Fresh off a $600K round of seed funding, developer education startup Treehouse is launching to the public this morning, using videos, quizzes and badges to take ostensibly anyone from n00b to 1337 in months.
Unlike Codeacademy and Lynda, Treehouse offers a breadth of expert-curated web design, development and iOS development topics (HTML, CSS Foundations, Technology Foundations, Aesthetic Foundations, Introduction to Programming, and others) and is already profitable as it charges users from $29 to $49 dollars a month to use its programs.
What also sets Treehouse apart from others in the space is that users win badges (see below) for getting five questions in a row correct on its quizzes or completing in-browser code challenges, with the objective of building out their public profiles at http://teamtreehouse.com/yourprofile.
Already several blue chip companies like Estée Lauder, Disney and Virgin have signed on to use the service for employee training and startups like LivingSocial, WordPress/Automattic and BankSimple are on board to recruit qualified Treehouse Members after they pull in the requisite badges.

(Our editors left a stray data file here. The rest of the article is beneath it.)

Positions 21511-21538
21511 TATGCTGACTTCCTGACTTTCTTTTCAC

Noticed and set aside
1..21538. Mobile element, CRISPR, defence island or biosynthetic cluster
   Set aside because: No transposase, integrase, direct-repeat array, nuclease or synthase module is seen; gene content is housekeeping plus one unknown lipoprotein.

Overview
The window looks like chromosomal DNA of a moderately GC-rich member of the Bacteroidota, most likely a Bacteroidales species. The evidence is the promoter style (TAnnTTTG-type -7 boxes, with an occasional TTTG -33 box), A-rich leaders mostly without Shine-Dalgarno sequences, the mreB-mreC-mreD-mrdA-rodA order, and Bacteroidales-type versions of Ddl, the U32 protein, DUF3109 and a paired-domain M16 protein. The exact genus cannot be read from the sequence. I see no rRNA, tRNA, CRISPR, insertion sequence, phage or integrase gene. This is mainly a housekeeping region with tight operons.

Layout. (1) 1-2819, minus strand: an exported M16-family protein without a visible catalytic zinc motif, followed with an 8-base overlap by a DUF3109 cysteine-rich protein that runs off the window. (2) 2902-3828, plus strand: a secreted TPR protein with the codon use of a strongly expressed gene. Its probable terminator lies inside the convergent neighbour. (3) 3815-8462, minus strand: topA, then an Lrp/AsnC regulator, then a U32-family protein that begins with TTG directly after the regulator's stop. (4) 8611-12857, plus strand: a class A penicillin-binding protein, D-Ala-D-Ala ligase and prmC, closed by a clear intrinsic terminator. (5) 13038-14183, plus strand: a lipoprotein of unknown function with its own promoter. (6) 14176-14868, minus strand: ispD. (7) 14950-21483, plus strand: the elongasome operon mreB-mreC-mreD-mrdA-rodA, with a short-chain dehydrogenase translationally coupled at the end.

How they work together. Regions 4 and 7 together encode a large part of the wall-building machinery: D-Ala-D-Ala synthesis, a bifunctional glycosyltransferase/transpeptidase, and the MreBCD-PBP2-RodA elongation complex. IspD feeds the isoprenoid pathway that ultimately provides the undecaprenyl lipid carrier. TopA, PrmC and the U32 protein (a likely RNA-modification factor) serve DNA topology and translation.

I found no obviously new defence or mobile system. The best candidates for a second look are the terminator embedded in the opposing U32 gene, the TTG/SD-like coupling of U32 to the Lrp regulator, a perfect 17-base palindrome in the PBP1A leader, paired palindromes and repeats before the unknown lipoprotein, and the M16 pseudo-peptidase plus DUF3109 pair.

“We plan on getting millions of un-employed or ‘under-employed’ people out of low-paying and unsatisfying jobs and in to higher-paying and exciting design and development jobs,” says co-founder Ryan Carson. He hopes that the service will put a dent in the number of open web and iOS app job opening around the world, and positively impact the world economy.
“A Computer Science degree might cost you $50,000 and take you four years to complete,” Carson tells me, “Treehouse can give you the skills you need and a potential job at the end, all for $150 in six months.”
To further increase the employability of its members, Carson plans on adding more courses — e.g. iOS 5 Foundations, Ruby Foundations and PHP Foundations — to the Treehouse curriculum as soon as possible. “Basically, any topic that web developers, designers and iOS designers/devs need to know, we’ll be tackling,” he says.
Treehouse’s notable list of backers include investors Reid Hoffman, Kevin Rose, David Sze, Chamath Palihapitiya, Mark Suster and advisors like Automattic’s Matt Mullenweg, Twitter’s Doug Bowman and BankSimple’s Alex Payne.